Steelers quarterback Ben Roethlisberger will play what could be the final game of his NFL career on Sunday. And, if comments he made on Wednesday are any indication, he isn’t worried about playing his last game at all.
The veteran signal-caller noted to media that the seventh-seed Steelers are significant underdogs against the second-seed Chiefs (12.5 favorites, according to FanDuel). He also made note of how handily Kansas City demolished Pittsburgh 36-10 in the team’s Week 16 meeting — the final game in an eight-game win streak in which Roethlisberger completed 23 of 35 passes for 159 yards, one touchdown and one interception.
His opinion? “We don’t stand a chance.”
One has to admire Big Ben’s introspectiveness here.
And if you take Roethlisberger’s comments at face value, one could come to the conclusion that he thinks his career is coming to an end on Sunday. But the underlying message is painfully obvious: “The pressure’s on Kansas City to win this game.” And why wouldn’t it be? The Chiefs — “arguably the best team in football,” per Roethlisberger — are seeking to make their third Super Bowl berth in as many seasons, a stage they have aimed for since suffering a shocking 31-9 defeat to Tom Brady and the Buccaneers in Super Bowl 55.
The 9-7-1 Steelers, meanwhile, entered Week 18 of the NFL regular season needing significant help just to make the expanded playoffs. A win by the Jaguars over the Colts opened the door for Pittsburgh to sneak in as the 7-seed. The Raiders and Chargers created a close call in their “Sunday Night Football” game, nearly finishing the game in a tie that would have kept Pittsburgh out of the playoffs.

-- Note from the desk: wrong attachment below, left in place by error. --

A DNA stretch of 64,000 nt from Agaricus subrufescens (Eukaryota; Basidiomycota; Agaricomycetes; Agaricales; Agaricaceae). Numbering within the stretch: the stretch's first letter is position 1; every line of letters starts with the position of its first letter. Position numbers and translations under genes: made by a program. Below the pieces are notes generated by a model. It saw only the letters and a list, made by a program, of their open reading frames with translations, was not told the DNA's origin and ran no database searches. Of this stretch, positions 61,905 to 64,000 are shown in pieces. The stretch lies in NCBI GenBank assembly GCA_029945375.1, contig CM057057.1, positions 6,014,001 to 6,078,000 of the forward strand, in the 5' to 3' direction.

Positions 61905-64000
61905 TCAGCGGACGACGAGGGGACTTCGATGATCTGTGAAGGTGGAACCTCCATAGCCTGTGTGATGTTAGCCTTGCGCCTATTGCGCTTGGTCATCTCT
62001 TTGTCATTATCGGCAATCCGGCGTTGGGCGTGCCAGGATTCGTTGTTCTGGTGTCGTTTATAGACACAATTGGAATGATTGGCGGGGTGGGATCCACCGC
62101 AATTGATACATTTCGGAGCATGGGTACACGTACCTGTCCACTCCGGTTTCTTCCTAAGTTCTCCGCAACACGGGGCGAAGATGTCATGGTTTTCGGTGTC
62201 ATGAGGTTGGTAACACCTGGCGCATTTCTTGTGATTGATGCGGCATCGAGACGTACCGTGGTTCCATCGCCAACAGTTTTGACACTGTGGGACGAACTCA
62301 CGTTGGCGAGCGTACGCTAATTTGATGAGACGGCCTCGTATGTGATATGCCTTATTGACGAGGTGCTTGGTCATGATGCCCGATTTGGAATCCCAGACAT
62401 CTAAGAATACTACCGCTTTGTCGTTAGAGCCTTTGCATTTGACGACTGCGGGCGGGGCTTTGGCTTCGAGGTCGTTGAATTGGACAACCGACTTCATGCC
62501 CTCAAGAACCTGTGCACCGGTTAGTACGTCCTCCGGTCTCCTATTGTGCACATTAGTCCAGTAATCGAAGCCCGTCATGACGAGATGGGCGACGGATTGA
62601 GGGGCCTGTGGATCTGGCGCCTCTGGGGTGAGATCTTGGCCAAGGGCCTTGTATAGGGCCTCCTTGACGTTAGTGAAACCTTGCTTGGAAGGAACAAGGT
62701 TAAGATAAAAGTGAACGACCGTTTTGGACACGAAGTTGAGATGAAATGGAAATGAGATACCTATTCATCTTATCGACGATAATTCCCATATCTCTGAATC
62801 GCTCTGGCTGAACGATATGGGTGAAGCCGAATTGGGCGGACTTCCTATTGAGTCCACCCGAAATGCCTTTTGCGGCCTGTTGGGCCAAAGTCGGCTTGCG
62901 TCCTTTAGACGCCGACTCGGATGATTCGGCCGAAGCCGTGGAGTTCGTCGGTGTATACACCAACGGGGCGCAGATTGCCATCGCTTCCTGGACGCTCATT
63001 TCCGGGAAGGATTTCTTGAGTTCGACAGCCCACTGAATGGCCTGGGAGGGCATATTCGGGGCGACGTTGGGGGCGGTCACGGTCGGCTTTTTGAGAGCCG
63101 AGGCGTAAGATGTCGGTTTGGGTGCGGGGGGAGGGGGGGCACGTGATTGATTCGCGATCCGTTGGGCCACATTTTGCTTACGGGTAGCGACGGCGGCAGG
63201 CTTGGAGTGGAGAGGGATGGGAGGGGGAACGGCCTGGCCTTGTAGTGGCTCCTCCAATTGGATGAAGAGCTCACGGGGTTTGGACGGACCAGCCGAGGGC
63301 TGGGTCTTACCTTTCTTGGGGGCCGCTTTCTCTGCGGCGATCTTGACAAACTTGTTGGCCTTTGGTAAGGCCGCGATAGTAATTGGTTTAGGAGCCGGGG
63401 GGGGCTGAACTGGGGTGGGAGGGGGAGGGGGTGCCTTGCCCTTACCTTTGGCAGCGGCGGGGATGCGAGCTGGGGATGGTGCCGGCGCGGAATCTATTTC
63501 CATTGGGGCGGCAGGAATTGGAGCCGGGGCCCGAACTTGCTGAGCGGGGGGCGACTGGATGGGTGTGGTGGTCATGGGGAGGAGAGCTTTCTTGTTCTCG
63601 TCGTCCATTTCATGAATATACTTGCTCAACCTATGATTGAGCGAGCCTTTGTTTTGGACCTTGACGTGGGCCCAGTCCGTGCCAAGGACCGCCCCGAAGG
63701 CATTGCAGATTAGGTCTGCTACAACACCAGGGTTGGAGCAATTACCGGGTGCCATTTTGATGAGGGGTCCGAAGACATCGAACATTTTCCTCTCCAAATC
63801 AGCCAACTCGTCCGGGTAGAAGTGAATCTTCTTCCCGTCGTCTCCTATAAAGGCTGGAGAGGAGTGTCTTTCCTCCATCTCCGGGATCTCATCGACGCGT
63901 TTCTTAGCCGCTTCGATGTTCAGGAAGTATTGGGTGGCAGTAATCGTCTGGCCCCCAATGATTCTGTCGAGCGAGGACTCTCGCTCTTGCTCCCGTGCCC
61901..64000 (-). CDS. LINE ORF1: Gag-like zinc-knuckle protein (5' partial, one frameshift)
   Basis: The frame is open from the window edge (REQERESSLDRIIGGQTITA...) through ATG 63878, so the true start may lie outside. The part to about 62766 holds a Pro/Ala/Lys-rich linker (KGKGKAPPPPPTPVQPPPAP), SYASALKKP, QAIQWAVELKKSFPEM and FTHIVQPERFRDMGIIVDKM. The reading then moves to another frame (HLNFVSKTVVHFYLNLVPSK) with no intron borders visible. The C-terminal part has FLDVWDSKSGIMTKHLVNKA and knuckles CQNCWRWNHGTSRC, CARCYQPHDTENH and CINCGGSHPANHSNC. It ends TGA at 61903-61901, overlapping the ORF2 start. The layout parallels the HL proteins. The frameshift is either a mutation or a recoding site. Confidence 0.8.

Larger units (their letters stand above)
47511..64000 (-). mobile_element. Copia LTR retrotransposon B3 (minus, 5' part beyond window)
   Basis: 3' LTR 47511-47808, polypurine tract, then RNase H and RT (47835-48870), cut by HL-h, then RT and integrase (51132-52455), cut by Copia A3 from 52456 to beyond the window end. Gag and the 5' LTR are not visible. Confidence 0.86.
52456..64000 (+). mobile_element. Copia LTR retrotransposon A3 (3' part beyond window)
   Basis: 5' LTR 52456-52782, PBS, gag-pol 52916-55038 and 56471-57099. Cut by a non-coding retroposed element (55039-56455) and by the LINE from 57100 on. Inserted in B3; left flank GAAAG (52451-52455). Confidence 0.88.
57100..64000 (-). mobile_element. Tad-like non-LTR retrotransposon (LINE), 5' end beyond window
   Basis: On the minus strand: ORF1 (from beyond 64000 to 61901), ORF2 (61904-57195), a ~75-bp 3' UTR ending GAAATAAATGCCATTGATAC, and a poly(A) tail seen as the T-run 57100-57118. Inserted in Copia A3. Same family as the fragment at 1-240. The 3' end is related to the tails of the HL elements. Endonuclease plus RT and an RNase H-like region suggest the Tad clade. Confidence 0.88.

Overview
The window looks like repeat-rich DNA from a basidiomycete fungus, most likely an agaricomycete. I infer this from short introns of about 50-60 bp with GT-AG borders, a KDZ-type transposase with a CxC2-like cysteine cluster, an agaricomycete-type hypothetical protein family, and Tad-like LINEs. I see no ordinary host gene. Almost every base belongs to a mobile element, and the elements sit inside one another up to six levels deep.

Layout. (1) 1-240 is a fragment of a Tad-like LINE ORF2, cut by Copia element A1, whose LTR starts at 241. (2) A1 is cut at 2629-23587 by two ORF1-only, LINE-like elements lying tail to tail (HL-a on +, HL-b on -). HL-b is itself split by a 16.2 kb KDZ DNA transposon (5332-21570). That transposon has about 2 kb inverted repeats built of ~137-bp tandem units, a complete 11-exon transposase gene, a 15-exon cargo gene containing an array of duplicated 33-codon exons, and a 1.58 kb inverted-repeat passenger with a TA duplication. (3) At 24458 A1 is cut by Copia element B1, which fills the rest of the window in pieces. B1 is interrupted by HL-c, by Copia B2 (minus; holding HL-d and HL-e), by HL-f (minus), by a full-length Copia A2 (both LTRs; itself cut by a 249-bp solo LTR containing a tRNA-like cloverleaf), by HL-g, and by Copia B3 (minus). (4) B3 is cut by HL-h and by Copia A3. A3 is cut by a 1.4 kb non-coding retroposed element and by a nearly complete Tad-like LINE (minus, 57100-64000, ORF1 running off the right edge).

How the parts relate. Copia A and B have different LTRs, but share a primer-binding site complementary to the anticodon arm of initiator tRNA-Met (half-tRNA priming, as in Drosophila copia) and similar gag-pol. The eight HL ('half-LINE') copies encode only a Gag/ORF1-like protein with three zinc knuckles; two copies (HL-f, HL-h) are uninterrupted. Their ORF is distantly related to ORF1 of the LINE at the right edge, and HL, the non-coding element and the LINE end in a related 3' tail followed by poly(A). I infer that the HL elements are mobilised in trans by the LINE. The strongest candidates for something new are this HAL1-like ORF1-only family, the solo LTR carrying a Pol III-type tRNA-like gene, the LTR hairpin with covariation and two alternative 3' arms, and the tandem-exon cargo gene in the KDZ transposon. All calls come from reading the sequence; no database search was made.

Luckily for Pittsburgh, kicker Daniel Carlson sealed the deal with a walk-off field goal to give Las Vegas a 35-32 win. (Steelers coach Mike Tomlin, it should be noted, dozed off and missed the ending of the game, even though it determined whether his team would make the postseason).
All signs point to a Steelers team being able to play free and loose in this game. And it’s not as if Roethlisberger and Pittsburgh have never been here before: He has led the franchise to three Super Bowl berths, winning two in 2006 and ’09. The 2005 Steelers also became the first 6-seed in NFL playoffs history to beat a 1-seed, reach a conference championship game and win the Super Bowl since the playoff expanded to a 12-team format in 1990.
The only thing left for the Steelers to do, as Roethlisberger noted, is “have fun.”
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